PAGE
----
At installation, Presiding Bishop Michael Curry urges Episcopalians to join ‘Jesus movement’

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Bishop Michael Bruce Curry stands with Bishop Katharine Jefferts Schori after his Installation ceremony, at the Washington National Cathedral, in Washington, November 1, 2015. Photo courtesy REUTERS/Mike Theiler

Bishop Michael Bruce Curry stands with Bishop Katharine Jefferts Schori after his Installation ceremony, at the Washington National Cathedral, in Washington, November 1, 2015. Photo courtesy REUTERS/Mike Theiler

Bishop Michael Bruce Curry applauds as he begins his sermon after his Installation ceremony, at the Washington National Cathedral, in Washington, November 1, 2015. Curry becomes the first African-American Episcopal presiding bishop. Photo courtesy REUTERS Mike Theiler

Bishop Michael Bruce Curry applauds as he begins his sermon after his Installation ceremony, at the Washington National Cathedral, in Washington, November 1, 2015. Curry becomes the first African-American Episcopal presiding bishop. Photo courtesy REUTERS Mike Theiler

WASHINGTON (RNS) After knocking loudly three times on the door of the Washington National Cathedral, Bishop Michael Curry was installed as the new presiding bishop of the Episcopal Church Sunday (Nov. 1), the first African-American to lead the 2.5 million-member denomination.

Curry preached on how his father was moved to become an Episcopalian after watching a church welcome his then-fiancee to drink from the common Communion cup in the often-segregated 1940s.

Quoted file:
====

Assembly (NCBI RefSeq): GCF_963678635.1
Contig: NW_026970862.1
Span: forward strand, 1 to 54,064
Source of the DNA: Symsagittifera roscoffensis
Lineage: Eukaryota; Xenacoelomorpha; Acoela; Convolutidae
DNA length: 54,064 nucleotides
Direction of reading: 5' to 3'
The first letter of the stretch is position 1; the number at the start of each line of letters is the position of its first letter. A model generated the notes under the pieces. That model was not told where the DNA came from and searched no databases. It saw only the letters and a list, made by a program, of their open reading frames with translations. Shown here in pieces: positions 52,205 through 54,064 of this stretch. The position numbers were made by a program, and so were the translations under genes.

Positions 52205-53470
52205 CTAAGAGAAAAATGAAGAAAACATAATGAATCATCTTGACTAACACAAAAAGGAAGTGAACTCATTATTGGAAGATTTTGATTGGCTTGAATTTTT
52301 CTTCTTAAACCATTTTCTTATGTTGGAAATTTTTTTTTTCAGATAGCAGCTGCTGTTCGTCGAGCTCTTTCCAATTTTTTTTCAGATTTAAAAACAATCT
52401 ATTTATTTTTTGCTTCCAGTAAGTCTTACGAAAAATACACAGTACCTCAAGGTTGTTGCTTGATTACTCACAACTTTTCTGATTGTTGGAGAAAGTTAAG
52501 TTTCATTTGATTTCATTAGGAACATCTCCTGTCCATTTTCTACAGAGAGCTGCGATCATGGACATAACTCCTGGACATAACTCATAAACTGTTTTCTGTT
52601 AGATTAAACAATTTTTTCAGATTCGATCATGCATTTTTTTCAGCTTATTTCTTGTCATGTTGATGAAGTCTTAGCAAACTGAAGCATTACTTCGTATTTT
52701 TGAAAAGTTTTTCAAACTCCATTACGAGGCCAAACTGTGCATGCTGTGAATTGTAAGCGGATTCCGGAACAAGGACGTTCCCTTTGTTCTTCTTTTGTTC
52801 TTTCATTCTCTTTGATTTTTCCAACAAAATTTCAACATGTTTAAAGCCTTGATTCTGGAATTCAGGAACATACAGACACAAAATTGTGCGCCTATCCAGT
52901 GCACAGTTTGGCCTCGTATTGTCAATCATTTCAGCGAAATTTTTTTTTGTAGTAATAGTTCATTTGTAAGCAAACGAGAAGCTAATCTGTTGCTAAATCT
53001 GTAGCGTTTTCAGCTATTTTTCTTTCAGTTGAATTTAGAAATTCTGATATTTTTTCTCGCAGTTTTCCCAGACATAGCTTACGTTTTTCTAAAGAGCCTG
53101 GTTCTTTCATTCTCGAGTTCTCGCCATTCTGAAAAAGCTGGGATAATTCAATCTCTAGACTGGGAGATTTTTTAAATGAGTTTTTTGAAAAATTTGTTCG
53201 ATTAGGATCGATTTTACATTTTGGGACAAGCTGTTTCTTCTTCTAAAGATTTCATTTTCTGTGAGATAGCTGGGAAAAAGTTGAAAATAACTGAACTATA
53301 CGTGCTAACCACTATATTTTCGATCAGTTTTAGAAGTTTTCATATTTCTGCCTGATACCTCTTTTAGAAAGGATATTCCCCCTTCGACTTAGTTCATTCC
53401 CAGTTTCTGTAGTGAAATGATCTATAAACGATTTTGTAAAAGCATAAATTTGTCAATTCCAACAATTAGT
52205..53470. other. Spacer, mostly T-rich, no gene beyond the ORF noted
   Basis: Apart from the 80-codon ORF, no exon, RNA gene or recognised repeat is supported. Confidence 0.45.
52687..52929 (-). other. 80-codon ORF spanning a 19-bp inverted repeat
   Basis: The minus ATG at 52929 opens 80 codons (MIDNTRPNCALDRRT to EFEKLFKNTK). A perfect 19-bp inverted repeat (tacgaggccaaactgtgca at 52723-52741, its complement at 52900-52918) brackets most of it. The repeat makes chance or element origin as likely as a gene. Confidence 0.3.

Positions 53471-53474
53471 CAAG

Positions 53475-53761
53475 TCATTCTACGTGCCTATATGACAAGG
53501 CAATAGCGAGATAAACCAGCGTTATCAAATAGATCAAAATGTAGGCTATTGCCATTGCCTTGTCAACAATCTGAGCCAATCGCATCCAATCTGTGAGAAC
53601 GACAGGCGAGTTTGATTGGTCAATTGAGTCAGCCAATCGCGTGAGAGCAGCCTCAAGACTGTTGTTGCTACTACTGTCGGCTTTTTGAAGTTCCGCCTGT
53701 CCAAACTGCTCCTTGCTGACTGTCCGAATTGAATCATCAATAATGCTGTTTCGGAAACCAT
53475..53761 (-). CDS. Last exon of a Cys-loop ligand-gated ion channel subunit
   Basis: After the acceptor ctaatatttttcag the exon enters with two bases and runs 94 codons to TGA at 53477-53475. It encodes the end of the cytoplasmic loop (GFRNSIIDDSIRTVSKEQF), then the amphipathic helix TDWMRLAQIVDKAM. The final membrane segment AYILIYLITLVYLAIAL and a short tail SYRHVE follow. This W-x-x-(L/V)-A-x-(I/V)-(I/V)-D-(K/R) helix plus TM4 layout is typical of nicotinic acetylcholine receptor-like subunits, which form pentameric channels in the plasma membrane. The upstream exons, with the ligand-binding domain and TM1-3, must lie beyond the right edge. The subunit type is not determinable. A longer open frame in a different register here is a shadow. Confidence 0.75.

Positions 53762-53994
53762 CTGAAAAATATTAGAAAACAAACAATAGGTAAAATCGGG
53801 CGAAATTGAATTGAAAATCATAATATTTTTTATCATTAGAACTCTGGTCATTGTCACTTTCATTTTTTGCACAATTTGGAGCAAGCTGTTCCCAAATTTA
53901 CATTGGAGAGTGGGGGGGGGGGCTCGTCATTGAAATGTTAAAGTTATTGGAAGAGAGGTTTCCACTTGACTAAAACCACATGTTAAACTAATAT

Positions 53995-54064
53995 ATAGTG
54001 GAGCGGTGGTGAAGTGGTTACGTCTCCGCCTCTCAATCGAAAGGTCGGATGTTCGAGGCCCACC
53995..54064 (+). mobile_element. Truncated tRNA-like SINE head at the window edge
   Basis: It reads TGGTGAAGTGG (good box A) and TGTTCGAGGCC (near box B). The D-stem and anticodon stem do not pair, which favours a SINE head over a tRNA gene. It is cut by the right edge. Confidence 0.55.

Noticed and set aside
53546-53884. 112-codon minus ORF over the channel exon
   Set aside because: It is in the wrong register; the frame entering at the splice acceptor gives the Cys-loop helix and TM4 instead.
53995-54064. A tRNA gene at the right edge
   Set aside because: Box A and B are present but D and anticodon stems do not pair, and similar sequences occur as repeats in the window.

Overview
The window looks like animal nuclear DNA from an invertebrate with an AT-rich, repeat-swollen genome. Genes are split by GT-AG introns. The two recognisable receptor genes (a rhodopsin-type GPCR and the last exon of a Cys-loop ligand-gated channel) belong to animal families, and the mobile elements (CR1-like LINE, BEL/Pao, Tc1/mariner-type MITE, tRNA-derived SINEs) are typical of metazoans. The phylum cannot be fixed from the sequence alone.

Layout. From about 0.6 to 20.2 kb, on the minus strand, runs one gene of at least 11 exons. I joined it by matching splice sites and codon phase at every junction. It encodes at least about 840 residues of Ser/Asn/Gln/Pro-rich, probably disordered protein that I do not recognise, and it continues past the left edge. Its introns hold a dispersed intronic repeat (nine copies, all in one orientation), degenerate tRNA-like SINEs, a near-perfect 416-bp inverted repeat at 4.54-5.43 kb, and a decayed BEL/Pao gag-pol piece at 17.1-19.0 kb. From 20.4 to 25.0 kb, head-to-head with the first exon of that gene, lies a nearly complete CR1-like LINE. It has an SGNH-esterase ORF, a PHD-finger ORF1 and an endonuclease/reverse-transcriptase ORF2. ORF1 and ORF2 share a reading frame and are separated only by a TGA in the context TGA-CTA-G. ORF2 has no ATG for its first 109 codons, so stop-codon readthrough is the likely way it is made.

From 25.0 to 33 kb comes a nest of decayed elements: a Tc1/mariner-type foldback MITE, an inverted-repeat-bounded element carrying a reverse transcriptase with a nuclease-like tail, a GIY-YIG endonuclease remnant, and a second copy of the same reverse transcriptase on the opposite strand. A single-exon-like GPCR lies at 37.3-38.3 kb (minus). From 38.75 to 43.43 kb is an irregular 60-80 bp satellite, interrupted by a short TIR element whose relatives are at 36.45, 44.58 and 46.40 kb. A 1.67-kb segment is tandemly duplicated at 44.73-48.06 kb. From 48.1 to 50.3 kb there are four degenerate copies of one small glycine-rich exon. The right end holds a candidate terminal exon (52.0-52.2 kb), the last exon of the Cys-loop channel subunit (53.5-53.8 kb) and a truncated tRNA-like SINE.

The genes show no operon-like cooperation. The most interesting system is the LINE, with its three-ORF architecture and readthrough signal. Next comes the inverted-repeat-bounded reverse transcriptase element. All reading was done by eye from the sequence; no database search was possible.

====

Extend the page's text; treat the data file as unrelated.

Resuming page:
“The Holy Spirit has done evangelism and racial reconciliation before in the Episcopal Church,” he told a congregation of almost 2,500. But he added: “God is not finished with this church. God has work for us to do. Jesus has shown us the way and we are the Jesus movement, so my brothers and sisters, walk together, children, don’t you get weary.”


MORE: Bishop Michael Curry’s vision: A world transformed by the love of God


The service of almost three hours encompassed the traditions of the church and the diversity Curry, 62, is encouraging it to embrace. He was elected during an unprecedented first ballot at the church’s General Convention this summer after serving 15 years as bishop of the Episcopal Diocese of North Carolina.

When church leaders, including his predecessor, Bishop Katharine Jefferts Schori, welcomed him into the door of the cathedral, Curry declared himself a “child of God, baptized in St. Simon of Cyrene Church,” the Maywood, Ill., congregation where his father served as a priest.

He then used boxwood fronds to sprinkle the worshippers with holy water to remind them of their baptism. Instrumentalists later played Aaron Copland’s “Fanfare for the Common Man.”

A dashiki-clad gospel choir from a Philadelphia Episcopal church sang its rocking rendition of Bill Gaither’s “He Touched Me.” Piscataway Indians drummed and chanted as 150 bishops processed into the cathedral and Scriptures were later read in Spanish and Lakota. Catholic, Jewish and Muslim faith leaders took turns offering prayers of blessing for Curry.

In his sermon, in which he quoted Charles Dickens, Bobby McFerrin (“Don’t worry, be happy”), and Jesus, Curry gave a new interpretation of the Good Samaritan story. He noted that a Muslim might be the one to care for a person in need.